I Don’t Want to Write Another Uvalde

Jay McClendon

What if she left a door open for the sun?


What if he came into her room, and she knew him, and she said, “hey just sit down and let’s try to talk about this.”


What if I’m driving through a storm and the rain’s so hard all I can see is taillights? 


What if her name is on the TV?


What if her husband chooses the black suit and the maroon tie? Fries an egg, butters his toast. Drinks his first coffee alone in forever. Plays the last voicemail she left him. “Love you, babe. See you soon.” Lets the dog out. What if it paws the ground, looks for her?


What if I emailed her, like I do? What if I pretend she’ll reply? “Just good morning. My roses bloomed. Gonna be 77 today. When’s the last time it rained where you are?”


It must be heaven, because she’s teaching sandcastles. How many grains of sand, iridescent like a hundred billion stars? No diagrams, no boards to wipe, no language or formulas or theories. No calculus to describe change.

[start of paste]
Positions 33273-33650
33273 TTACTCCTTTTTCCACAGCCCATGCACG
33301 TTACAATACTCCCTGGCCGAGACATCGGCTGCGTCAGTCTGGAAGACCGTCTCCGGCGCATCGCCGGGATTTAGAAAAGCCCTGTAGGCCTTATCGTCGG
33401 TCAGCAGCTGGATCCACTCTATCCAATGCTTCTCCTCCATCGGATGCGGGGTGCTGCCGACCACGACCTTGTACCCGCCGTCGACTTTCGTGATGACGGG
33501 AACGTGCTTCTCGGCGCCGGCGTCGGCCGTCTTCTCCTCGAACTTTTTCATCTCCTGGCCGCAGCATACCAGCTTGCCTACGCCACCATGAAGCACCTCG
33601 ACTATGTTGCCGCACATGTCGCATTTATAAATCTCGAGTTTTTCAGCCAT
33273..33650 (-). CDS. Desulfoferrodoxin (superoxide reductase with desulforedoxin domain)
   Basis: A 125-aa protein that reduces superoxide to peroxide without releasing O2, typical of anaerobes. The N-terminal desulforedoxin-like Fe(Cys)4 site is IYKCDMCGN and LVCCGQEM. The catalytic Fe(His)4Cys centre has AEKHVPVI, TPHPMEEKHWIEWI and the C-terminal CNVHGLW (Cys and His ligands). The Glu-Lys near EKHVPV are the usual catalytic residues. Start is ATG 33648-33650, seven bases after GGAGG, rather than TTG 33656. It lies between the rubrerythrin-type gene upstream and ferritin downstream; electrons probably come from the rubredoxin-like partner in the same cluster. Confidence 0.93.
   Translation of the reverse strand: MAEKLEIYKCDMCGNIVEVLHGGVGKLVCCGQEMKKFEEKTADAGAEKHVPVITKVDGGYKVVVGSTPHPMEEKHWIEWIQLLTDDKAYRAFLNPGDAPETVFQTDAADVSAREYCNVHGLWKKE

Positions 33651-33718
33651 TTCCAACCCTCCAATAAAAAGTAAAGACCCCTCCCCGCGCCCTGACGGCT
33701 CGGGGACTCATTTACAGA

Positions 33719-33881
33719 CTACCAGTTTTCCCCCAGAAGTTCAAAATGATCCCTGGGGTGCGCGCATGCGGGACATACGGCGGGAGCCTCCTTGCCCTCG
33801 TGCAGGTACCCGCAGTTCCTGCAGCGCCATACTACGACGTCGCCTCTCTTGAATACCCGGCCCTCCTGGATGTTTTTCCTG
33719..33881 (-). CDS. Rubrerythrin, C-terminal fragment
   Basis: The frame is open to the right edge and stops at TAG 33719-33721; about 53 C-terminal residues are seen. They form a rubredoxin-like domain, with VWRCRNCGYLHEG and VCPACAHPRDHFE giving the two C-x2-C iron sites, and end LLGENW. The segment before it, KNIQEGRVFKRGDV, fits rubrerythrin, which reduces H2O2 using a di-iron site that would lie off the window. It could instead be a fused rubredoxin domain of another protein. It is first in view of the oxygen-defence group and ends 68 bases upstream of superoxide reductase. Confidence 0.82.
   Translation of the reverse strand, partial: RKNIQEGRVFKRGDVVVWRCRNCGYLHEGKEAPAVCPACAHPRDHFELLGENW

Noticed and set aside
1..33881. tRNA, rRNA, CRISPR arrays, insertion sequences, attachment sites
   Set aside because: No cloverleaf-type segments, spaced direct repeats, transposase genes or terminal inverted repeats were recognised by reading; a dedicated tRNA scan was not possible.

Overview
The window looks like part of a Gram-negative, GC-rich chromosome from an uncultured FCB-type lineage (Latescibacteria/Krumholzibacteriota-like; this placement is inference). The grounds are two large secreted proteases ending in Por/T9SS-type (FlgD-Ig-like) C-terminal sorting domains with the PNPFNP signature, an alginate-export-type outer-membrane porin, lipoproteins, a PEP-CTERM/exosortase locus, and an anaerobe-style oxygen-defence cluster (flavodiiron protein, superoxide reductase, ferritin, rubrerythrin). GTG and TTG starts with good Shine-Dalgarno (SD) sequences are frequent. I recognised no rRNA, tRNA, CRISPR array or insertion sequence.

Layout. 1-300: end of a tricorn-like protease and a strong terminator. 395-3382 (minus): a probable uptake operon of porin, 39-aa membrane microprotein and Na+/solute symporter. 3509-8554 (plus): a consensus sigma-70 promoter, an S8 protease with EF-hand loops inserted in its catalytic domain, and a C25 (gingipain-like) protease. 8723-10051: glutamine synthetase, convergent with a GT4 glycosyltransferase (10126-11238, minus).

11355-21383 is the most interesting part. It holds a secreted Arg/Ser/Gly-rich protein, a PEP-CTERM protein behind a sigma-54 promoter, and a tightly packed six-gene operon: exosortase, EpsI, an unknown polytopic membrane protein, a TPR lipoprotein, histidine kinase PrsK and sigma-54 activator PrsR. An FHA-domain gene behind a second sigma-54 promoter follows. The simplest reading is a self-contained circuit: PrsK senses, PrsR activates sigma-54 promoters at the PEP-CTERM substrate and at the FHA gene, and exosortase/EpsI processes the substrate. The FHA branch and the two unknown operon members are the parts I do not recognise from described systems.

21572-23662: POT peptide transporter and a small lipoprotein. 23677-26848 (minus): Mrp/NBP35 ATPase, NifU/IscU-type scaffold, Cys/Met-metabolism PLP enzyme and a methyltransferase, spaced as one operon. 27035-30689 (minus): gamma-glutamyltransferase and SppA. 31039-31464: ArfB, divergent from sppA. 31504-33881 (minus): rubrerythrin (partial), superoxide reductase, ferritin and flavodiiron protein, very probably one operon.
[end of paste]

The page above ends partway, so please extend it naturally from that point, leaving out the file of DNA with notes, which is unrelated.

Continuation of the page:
What if she makes a paper boat from her lesson plan, sails it out to sea?



Jay McClendon lives in Herndon, Virginia, where he's writer-in-residence at ArtsHerndon. He's a graduate of Auburn University who grew up in and near Birmingham, Alabama, not too far from both the 16th Street Baptist Church and the Little Cahaba River. Yes he does sound like he's from down there somewhere.